Can you say something about the relationship between recorded sound and filmed image in your work, how they work together, inform or influence each other, or contradict.
Actually, sound is a direct extension of the film. I have started to develop in my last three films a much more organic way of working with sound and soundtrack. All sounds that appear in the film are tightly related to the film, the subject I am filming or the place. All the layers of information float in the soundtrack as an integral part of it, it provides the z axis, the third dimension, so to speak, it enhances the image, it is the sound that provides and helps the experience. Sorry if I sound a bit transcendental, I am letting the thoughts flow now. The image continues in the sound. I am not interested in 1+1, it has to be an extension, it has to carry on with the image.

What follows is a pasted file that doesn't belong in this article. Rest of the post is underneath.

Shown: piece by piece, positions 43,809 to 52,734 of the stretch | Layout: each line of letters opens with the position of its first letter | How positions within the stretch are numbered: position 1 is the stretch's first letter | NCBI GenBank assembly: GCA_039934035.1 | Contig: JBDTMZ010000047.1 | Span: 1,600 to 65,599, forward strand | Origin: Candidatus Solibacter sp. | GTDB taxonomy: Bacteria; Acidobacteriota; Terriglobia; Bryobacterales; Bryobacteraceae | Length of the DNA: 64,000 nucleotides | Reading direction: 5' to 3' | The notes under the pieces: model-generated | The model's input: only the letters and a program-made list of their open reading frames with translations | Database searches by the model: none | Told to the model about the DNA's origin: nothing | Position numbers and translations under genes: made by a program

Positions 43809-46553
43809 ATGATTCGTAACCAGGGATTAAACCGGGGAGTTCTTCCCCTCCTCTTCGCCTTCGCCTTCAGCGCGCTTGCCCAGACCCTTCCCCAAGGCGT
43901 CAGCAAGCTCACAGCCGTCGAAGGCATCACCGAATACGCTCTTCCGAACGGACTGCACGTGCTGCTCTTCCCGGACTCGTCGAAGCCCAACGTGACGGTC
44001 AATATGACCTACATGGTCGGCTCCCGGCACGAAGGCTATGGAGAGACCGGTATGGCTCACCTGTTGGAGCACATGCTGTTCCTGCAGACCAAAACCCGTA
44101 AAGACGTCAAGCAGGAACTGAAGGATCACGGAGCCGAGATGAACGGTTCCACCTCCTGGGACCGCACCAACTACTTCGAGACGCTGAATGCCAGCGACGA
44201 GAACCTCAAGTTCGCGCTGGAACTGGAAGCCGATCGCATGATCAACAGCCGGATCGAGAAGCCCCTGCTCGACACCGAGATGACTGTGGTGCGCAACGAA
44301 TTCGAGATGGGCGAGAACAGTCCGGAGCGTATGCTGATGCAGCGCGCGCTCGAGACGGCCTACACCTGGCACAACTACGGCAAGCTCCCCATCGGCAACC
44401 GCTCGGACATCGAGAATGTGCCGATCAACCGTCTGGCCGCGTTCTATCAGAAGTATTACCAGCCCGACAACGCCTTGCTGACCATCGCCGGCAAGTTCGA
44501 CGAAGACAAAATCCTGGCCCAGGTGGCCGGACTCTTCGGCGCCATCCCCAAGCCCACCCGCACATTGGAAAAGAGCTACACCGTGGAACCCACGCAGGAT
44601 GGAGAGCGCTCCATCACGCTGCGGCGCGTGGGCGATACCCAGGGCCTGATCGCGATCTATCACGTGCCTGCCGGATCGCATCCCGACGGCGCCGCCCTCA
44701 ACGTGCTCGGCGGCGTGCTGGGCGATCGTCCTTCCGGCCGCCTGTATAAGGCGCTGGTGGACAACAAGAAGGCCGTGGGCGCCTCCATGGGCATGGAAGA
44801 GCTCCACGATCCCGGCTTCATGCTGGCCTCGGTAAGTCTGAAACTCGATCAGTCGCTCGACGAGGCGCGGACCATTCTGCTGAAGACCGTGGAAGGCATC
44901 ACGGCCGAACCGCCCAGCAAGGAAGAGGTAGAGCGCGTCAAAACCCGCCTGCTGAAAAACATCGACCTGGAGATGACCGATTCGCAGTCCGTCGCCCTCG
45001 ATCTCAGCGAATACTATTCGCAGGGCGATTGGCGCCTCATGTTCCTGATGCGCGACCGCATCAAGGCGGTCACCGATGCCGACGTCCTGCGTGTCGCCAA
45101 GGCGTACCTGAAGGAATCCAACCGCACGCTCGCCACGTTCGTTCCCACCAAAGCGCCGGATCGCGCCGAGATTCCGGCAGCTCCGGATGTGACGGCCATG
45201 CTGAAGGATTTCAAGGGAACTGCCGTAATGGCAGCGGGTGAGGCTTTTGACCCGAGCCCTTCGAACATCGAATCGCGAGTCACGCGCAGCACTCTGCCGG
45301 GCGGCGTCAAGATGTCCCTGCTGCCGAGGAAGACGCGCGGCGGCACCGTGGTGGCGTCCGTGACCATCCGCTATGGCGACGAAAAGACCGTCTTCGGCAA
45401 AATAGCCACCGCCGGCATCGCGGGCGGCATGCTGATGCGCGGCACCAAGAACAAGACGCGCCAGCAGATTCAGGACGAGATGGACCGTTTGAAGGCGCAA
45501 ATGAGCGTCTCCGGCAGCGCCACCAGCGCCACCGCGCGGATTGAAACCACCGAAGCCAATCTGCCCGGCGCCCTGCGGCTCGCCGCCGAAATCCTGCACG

To provide an example, when I work I capture what I call the seven layers of the soundscape, which for me consist of:
1: Natural sounds or ambient sounds of
that particular scene (first circle)
2: Wider context sounds, other similar locations (second circle)
3: Interviews, voices of the people.
4: Radio frequencies from AM to FM to SW where you can find more commercial and amateur radio; SW you will find the military and other government institutions and machinery etc (just to simplify) manmade phenomena
5: Radio frequencies, VLF; normally in the VLF you find more natural phenomena
6: Traditional music, or music that is related to the place or people, nature phenomena
7: Archive sounds or archetypal sound research. Old sources, old CDs or films related to the region or context (the past)